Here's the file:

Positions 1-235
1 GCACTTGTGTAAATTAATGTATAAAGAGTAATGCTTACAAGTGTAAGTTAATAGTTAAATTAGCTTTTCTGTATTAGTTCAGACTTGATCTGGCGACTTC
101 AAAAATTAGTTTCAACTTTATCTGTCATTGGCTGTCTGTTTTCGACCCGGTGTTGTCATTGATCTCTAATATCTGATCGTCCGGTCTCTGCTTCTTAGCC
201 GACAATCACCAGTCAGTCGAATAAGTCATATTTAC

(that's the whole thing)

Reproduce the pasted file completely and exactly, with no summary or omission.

Positions 1-235
1 GCACTTGTGTAAATTAATGTATAAAGAGTAATGCTTACAAGTGTAAGTTAATAGTTAAATTAGCTTTTCTGTATTAGTTCAGACTTGATCTGGCGACTTC
101 AAAAATTAGTTTCAACTTTATCTGTCATTGGCTGTCTGTTTTCGACCCGGTGTTGTCATTGATCTCTAATATCTGATCGTCCGGTCTCTGCTTCTTAGCC
201 GACAATCACCAGTCAGTCGAATAAGTCATATTTAC